Last but not least, the “I need to use this milk before it expires” concept:

Milk-Braised Pork Tenderloin – After searching far and wide, I found a recipe on my iPad for “Pork Roast Braised with Milk and Fresh Herbs” from Epicurious, but took a few creative liberties. I used a pork tenderloin, which cooked in about half the time. Also, I used 1% milk, and I didn’t have juniper berries or any of the herbs, except for bay leaves. Even with all the shortcomings, it turned out delicious! I can’t really put my finger on the flavor of the meat and “gravy” but it was a little sweet, slightly caramelized and rich in a good way. I think this particular recipe beats out the first one I tried last year.


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What about Kabob?

Spring weather + BBQ = kabobs for all seasons. This weekend started out sunny, making it the ideal climate for BBQ and coincidentally we had two such invitations from friends. I thought I’d pass along their savvy skewer ideas…

My brother-in-law Tim and sister-in-law Laura christened their newly purchased grill with a rainbow of kabob ingredients: steak, chicken, pineapple, red onions and bell peppers. Delicious!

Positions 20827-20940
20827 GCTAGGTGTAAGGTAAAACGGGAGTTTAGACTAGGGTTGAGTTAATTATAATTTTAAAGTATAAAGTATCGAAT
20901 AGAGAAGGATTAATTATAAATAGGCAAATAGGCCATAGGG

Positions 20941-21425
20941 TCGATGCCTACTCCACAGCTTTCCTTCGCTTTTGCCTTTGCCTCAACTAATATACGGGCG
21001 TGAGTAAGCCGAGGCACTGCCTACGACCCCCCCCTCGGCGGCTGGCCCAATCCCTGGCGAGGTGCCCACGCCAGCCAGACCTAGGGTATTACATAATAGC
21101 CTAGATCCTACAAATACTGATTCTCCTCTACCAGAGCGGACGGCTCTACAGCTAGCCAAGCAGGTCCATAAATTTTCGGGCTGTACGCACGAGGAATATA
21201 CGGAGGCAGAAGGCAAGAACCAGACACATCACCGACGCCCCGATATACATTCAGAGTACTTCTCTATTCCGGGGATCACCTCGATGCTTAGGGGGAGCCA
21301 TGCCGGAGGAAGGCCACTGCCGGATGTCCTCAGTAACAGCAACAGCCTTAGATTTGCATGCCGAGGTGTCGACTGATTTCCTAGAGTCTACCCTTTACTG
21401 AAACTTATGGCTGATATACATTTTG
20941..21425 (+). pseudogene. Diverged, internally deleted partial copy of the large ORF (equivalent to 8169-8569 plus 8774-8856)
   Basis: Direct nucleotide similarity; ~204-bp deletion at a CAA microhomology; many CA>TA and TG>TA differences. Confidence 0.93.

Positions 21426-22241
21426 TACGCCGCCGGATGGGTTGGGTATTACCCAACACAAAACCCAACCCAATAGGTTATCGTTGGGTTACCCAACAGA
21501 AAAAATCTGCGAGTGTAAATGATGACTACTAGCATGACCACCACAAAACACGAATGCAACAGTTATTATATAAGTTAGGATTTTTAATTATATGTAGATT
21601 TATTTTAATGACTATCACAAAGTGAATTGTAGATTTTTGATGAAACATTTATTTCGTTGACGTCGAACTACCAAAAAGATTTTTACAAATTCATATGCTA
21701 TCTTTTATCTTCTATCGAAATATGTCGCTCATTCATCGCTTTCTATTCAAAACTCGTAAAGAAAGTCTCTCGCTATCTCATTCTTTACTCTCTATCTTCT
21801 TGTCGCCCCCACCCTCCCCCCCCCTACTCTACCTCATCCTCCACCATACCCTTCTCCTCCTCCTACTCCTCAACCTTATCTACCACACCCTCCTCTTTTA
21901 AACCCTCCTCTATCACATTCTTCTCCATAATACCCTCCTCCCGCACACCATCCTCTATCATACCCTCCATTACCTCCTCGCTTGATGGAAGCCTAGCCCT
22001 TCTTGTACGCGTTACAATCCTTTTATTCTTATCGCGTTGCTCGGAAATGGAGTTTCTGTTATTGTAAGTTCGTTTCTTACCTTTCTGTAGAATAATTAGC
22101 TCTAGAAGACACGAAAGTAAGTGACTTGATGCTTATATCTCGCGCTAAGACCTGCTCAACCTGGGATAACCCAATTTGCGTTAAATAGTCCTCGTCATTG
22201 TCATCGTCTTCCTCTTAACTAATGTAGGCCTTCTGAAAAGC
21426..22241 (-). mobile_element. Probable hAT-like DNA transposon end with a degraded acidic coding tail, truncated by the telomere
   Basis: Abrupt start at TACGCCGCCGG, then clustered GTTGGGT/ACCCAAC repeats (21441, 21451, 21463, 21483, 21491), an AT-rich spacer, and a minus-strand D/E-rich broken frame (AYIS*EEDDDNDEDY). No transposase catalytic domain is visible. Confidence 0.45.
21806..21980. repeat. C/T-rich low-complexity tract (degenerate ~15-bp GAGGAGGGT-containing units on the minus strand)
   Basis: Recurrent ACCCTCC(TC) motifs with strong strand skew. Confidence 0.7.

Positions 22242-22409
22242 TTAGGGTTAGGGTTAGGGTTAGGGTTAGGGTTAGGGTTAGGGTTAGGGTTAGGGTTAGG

Next up, my friend Monica assembled a very impressive feast which included an appetizer kabob: fresh green grapes, mozzarella, and prosciutto. No grilling necessary, but equally attractive and tasty.

I look forward to sharing more BBQ ideas when summer officially kicks off. For now, we get to enjoy “spring showers” (and/or downpours).

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Meat and Potatoes

Dittmer’s Gourmet Meats & Wurst-Haus = local Mountain View gem. Tonight I needed to pick up some meat for dinner and two friends on Facebook recommended Dittmer’s for an old school butcher shop experience. Luckily, it turned out to be exactly what I was looking for: friendly butchers with good advice on dinner pairings, and the lingering aroma of smoked meats (in a good way).


For my inaugural trip, I tried the butter garlic chicken breasts, which produced a delicious gravy to go with mashed potatoes. First I “caramelized” the meat by cooking it over medium heat in a frying pan for a couple of minutes on each side. Then I baked the chicken in its juices for 15-20 minutes at 350 degrees (until cooked through).


Danke schoen Dittmers – I’ll be back.

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One Pot Wonder

One pot casserole = less dishes + uber flavor. There’s something pleasant about cooking a full dinner in one pot. Maybe it’s the fact that you see a future without a pile of dishes, or because the flavors all meld together and it smells more and more aromatic as you go.

This weekend I picked up a bargain cookbook called “One Pot” at Books Inc. in Mountain View for $6 on clearance. There are some pretty intuitive recipes that use ingredients which can be stored ahead of time (i.e. canned tomatoes, frozen vegetables, rice, etc.) and they’re healthy too.

Tonight’s chicken & rice casserole took about 1.5 hours total, but I used brown rice which takes longer to absorb liquid. On a cold Sunday night, it was a good recipe to try and we have leftovers for the work week. Here’s how it goes: